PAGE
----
Artificial Intelligence for the Classification and Quantification of Reticular Pseudodrusen in Multimodal Retinal Images

A. Ardu, B. Liefers, C. de Vente, C. González-Gonzalo, C. Klaver and C. Sánchez

European Society of Retina Specialists 2020.



Reticular pseudodrusen (RPD) are retinal lesions highly correlated with the risk of developing end-stage age-related macular degeneration (AMD) and, therefore, relevant biomarkers for understanding the progression of AMD. Due to the subtle features characterizing RPD, multiple imaging modalities are often necessary to confirm the presence and extension of RPD, considerably increasing the workload of the expert graders. We propose a deep neural network (DNN) architecture that classifies and quantifies RPD using multimodal retinal images.


A cross-sectional study that compares the performance of three expert graders with a DNN trained for identifying and quantifying RPD. Conducted on retinal images drawn from the Rotterdam Study, a population-based cohort, in three modalities: color fundus photographs (CFP), fundus autofluorescence images (FAF) and near-infrared reflectance images (NIR).


Multimodal images of 278 eyes of 230 patients were retrieved from the Rotterdam Study database. Of those, 72 eyes showed presence of RPD, 108 had soft distinct/indistinct drusen, and 98 had no signs of drusen as confirmed by the Rotterdam Study graders. Delineations of the areas affected with RPD were made in consensus by two human experts using CFP and NIR images simultaneously and were used as reference standard (RS) for RPD area quantification. The data was randomly divided, patient-wise, in training (243) and test (35) sets for model development and evaluation. A DNN was developed for RPD classification and quantification. The proposed DNN is based on an encoder-decoder architecture. The model jointly inputs a set of co-registered retinal image modalities (CFP, NIR, FAF) and outputs a heatmap image containing, per pixel, the likelihood of RPD presence. The 99th percentile of the values contained in this heatmap measures the likelihood of RPD presence. Three independent graders manually delineated RPD in all eyes of the test set based on the CFP and NIR and their performance was compared with the DNN in the tasks of RPD classification and quantification.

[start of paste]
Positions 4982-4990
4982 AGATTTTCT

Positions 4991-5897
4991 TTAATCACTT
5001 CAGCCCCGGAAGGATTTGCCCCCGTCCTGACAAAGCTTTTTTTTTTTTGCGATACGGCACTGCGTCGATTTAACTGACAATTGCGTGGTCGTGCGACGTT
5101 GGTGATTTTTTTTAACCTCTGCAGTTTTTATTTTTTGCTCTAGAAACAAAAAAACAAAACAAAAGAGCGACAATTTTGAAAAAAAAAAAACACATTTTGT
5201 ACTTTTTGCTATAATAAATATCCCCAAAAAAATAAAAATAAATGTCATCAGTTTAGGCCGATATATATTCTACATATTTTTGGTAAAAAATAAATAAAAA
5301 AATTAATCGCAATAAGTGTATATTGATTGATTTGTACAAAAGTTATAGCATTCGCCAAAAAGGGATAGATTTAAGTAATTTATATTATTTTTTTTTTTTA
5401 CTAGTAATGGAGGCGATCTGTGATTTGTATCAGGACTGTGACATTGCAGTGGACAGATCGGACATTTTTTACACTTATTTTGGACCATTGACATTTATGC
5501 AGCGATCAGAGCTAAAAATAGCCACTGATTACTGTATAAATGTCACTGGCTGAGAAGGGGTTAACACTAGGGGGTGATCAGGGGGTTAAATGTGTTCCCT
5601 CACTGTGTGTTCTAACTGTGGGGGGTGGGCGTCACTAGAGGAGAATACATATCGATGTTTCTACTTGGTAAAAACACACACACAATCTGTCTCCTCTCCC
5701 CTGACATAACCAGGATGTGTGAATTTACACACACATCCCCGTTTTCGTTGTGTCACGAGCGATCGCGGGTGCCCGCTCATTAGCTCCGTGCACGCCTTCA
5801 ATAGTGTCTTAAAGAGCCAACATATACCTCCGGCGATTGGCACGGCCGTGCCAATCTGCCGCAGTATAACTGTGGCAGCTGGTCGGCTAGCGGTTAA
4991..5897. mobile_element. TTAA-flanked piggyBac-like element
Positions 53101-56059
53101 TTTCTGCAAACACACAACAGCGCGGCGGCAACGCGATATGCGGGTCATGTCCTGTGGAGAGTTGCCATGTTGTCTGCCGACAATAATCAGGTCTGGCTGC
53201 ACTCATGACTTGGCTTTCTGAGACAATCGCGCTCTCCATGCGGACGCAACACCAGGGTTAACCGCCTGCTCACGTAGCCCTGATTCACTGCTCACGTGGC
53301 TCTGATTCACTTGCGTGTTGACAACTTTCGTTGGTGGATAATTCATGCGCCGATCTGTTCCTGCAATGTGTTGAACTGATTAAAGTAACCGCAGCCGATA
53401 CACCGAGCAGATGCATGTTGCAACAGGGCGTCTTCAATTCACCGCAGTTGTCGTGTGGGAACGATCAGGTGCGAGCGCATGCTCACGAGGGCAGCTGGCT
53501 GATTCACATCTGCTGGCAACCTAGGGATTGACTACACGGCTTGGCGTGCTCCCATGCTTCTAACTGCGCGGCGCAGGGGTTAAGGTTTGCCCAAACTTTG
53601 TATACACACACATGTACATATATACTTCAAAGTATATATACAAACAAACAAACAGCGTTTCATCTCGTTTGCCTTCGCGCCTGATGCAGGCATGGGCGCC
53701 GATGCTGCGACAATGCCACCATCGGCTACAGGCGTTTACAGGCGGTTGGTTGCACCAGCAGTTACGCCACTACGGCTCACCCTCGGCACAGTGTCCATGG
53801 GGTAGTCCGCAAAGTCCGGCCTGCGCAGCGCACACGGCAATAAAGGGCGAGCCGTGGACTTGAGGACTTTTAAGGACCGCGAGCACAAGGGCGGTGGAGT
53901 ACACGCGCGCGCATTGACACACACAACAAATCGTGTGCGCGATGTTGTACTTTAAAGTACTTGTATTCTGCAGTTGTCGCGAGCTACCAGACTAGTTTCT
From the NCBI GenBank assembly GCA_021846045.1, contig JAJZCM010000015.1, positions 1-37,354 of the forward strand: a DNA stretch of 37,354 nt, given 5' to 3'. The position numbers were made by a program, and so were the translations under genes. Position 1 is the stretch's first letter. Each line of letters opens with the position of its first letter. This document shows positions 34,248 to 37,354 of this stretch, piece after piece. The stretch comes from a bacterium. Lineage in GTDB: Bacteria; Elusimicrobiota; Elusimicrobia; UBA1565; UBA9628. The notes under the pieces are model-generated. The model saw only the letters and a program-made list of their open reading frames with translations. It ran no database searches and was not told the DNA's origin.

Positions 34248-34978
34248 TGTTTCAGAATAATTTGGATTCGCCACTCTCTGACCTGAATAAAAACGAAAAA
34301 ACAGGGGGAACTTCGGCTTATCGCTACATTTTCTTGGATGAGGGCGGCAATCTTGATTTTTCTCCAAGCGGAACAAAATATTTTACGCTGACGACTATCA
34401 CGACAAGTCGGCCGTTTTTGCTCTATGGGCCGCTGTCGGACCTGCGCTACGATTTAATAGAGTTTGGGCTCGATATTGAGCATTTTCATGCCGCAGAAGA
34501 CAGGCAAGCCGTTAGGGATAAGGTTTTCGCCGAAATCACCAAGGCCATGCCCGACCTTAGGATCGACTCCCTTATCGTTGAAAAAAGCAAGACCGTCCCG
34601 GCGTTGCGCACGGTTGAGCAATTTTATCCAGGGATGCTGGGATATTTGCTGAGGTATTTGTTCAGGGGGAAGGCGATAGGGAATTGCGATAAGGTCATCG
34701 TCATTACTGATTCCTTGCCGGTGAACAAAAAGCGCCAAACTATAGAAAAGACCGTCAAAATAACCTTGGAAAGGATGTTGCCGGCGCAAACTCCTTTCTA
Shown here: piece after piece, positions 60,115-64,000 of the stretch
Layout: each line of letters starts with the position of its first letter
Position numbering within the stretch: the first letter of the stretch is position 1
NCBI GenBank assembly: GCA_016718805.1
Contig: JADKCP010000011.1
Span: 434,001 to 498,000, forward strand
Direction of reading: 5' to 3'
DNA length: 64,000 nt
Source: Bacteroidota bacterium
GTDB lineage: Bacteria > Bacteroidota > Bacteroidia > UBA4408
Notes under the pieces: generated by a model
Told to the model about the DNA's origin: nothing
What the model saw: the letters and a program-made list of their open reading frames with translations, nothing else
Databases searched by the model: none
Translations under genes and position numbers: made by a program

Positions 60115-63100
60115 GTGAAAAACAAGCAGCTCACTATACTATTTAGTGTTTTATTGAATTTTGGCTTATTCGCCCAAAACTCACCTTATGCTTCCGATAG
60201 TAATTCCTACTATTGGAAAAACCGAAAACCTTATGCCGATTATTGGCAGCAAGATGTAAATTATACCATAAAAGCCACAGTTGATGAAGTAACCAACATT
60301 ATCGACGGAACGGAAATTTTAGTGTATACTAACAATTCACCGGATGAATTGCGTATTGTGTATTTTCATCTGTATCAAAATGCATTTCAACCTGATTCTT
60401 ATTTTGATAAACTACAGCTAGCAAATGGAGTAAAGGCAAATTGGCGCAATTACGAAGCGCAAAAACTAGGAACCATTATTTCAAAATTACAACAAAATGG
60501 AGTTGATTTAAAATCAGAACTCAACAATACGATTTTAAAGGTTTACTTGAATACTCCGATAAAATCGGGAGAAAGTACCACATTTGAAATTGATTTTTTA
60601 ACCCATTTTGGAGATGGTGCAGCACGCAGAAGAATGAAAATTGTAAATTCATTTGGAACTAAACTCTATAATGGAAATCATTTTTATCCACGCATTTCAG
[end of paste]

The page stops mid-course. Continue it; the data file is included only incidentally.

The proposed DNN obtained an area under the receiver operating characteristic curve (AUROC) with 95% confidence interval (CI) of 0.939[0.818-1.0], a sensitivity (SE) of 0.928 and specificity (SP) of 0.809 for the detection of RPD in multimodal imaging. For RPD quantification, the DNN achieved a mean Dice coefficient (DSC) of 0.632+-0.261 and an intra-class correlation (ICC) of 0.676[0.294-0.999]. Comparably, for RPD classification, grader 1 obtained SE/SP pairs of 1.0/0.785, grader 2 of 1.0/0.5 and grader 3 of 1.0/0.785. For RPD quantification, the graders obtained mean DSC of 0.619+-0.196, 0.573+-0.170 and 0.697+-0.157, respectively, and an ICC of 0.721[0.340-0.999], 0.597[0.288-0.999], 0.751[0.294-0.999], respectively. Of the DNN's three false negatives, none of them was correctly classified by the three graders. The model correctly classified RPD in three of the six eyes where graders disagreed and in the only eye where none of the graders found RPD. Overall, 65.1% of the area indicated as RPD by the reference was delineated by at least one grader and only 26.5% of the total was graded as RPD by all experts. The DNN only missed 23.2% of the areas that all three graders identified correctly.


The proposed DNN showed promising capacities in the tasks of classifying and quantifying RPD lesions on multimodal retinal images. The results show that the model is able to correctly classify and quantify RPD on eyes where lesions are difficult to spot. The probabilistic output of the model allows for the classification of RPD at different levels of confidence and indicates what retinal areas are most likely affected. This is in line with the manual assessment done by the graders. To this point, the model is developed to classify and quantify RPD only on CFP, FAF and NIR. However, introducing other imaging modalities, such as OCT, might help diminish ambiguities in the classification and quantification of this abnormality. Therefore, a future direction for improving the proposed method is to include OCT scans as an additional input to the model. Automatic classification and quantification of RPD using deep learning on multimodal images will enable the automatic and accurate analysis of increasingly large amounts of data for clinical studies and will facilitate AMD screening in the elderly by decreasing the workload of the expert graders.

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